Studio Saxe was commissioned to design a home perched on the hilltops of the town of Santa Teresa in Costa Rica. Due to the extreme pitch of the terrain, we decided to sink the private areas of bedrooms into the ground and thus allow the main living area to have the best expansive views on top with floating terraces and a pool.
Benjamin G. Saxe founder and Design Director of Studio Saxe explains: “This project is a testament of how concrete can be used in Tropical Architecture to achieve low maintenance and longevity without losing openness and deep connections to nature beyond.”
Concept: In order to adapt to the topographic conditions, Studio Saxe decided to “push” the house into the ground thus creating the illusion of a one-story house from the street and only revealing its true size once inside. A series of concrete walls shield the house and disguise what will later become a powerful choreographed entrance reveal of the pool and ocean beyond.
Design: By keeping the public living spaces above and the more intimate bedrooms below, Studio Saxe used the innate characteristics provided by the site to determine the use of spaces. Every space that touches the ground is more solid and enclosed, and in contrast, every space above ground is open and ephemeral. A long overarching roofline protects the house and frames a feature entrance pool that cantilevers over the jungle.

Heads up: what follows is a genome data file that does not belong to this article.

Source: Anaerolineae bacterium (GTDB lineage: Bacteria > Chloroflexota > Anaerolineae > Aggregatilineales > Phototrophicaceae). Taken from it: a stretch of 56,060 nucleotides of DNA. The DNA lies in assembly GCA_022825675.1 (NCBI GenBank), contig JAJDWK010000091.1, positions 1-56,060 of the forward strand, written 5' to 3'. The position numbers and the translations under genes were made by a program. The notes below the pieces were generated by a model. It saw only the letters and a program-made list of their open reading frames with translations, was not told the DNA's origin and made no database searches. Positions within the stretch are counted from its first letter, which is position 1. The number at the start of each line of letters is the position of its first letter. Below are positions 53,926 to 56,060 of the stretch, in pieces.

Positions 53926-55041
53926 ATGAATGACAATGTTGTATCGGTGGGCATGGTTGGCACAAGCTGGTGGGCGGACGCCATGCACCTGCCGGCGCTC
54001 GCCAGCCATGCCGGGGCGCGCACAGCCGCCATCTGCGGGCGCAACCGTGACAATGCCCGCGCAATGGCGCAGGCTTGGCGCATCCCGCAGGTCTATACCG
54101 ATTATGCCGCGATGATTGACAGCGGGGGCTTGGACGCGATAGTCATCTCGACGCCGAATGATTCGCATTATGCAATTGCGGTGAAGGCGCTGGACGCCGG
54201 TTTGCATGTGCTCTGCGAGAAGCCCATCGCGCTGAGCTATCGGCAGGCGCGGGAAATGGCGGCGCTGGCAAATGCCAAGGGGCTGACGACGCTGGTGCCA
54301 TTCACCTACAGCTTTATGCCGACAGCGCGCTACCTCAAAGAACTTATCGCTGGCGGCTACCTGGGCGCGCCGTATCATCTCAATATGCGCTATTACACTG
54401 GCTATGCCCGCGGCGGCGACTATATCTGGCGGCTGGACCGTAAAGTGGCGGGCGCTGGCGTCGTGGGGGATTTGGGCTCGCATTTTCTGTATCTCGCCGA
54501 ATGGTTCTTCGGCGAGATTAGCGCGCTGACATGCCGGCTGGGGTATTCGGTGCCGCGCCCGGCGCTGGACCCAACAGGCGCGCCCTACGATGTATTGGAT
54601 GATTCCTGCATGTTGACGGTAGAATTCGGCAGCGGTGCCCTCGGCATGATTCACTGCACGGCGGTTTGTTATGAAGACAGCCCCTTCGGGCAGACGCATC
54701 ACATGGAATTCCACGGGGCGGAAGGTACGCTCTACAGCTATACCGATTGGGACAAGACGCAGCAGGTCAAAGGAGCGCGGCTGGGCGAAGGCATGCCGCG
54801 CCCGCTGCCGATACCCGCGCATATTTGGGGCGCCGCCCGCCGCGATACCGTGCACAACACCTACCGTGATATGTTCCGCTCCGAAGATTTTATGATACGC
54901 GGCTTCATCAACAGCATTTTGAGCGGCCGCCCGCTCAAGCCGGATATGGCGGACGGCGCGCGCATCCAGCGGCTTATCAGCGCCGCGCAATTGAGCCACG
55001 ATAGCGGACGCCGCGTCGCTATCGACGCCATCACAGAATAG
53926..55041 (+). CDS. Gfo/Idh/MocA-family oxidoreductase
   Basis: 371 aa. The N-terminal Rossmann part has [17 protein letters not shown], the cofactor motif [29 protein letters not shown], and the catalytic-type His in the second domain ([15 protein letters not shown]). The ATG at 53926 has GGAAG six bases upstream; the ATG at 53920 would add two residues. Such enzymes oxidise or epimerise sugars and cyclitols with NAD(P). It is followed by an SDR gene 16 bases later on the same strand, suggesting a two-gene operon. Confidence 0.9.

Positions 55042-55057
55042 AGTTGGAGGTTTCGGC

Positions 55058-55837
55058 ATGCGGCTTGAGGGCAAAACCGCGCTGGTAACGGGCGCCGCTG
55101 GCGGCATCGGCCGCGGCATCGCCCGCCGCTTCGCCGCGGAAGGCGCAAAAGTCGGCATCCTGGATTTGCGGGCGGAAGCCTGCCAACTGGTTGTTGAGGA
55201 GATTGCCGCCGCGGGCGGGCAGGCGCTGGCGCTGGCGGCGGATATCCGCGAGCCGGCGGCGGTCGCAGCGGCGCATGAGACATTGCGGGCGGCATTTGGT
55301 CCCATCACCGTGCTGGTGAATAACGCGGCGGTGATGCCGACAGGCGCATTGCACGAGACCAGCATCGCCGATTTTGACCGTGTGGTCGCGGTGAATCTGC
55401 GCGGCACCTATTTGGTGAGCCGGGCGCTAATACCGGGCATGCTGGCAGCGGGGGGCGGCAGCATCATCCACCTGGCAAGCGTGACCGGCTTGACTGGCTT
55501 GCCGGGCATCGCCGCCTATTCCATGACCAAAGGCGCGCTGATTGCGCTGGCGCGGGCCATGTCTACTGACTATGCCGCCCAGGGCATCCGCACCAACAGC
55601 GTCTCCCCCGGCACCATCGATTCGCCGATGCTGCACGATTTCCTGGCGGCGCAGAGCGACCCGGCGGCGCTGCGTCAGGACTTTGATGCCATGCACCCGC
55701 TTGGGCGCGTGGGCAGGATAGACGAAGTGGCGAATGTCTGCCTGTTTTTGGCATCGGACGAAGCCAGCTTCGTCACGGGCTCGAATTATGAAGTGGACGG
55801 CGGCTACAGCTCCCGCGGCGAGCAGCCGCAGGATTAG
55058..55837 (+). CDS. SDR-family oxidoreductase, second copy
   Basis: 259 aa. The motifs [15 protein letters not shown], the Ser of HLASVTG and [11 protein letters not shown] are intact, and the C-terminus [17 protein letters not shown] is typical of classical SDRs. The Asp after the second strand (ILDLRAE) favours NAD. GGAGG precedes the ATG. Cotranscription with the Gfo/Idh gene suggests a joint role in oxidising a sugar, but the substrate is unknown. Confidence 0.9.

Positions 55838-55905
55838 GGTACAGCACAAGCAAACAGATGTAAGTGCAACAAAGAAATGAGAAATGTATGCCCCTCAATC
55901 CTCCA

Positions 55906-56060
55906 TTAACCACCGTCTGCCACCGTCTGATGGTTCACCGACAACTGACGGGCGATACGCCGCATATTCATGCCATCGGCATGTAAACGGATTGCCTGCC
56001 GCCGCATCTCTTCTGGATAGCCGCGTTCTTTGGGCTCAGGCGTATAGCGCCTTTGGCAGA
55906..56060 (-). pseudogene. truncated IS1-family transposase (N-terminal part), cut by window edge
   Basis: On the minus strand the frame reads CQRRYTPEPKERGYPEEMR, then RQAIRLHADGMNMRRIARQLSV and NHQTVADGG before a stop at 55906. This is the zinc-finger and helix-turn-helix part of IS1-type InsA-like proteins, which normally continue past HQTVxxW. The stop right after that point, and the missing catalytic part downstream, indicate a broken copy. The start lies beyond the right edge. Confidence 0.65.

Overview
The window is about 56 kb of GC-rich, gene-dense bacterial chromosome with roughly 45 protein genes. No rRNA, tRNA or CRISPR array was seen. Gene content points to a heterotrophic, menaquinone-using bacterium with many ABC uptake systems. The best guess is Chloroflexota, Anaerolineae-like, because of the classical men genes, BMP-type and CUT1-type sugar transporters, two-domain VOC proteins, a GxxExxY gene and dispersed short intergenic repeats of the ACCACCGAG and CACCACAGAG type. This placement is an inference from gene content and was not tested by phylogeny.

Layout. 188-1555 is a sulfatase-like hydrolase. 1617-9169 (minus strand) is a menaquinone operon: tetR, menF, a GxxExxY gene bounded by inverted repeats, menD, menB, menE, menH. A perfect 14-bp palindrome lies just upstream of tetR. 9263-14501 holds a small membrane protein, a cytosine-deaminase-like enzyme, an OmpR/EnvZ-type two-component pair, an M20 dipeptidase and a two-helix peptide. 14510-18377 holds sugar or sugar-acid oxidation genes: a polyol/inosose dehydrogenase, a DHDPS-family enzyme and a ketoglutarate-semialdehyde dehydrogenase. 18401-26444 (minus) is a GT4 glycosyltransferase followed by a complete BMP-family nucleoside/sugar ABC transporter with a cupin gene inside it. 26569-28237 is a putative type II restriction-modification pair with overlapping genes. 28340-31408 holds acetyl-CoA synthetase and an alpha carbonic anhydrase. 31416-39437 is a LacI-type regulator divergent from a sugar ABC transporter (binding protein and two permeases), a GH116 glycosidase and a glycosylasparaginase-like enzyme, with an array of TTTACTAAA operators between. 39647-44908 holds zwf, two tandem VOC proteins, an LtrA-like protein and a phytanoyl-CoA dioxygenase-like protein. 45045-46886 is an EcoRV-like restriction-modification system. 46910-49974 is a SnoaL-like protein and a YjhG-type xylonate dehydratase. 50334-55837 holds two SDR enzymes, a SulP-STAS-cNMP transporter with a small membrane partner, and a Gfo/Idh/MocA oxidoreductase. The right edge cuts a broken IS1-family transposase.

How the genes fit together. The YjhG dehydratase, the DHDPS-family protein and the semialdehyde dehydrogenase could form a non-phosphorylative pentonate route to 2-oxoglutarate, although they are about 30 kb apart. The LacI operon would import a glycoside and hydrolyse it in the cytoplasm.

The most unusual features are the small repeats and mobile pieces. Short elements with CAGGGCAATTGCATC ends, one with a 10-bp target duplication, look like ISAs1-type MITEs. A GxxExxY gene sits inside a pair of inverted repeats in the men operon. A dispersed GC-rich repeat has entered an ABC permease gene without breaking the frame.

Sustainability: As we develop the language of architecture at Studio Saxe, we understand that the impact of construction methods and materials is a big factor in the maintenance and longevity of a building in the tropics. This house sets a new direction where a modern long-lasting material like concrete can be profusely used throughout without losing basic bioclimatic principles of tropical design such as long roof eaves, cross ventilation, water collection, and many more.
Construction: The clients of this home were clear from the beginning that they wanted most of the home to be built in concrete for longevity, less maintenance, and thermal mass during the hot months of the year. The challenge was to also create open spaces in the living areas with long-span concrete beans and a light roof that allows for cross ventilation during the rainy and humid months of the year. The result is a series of retaining walls below that house private spaces and beams and columns above that open to the majestic ocean view.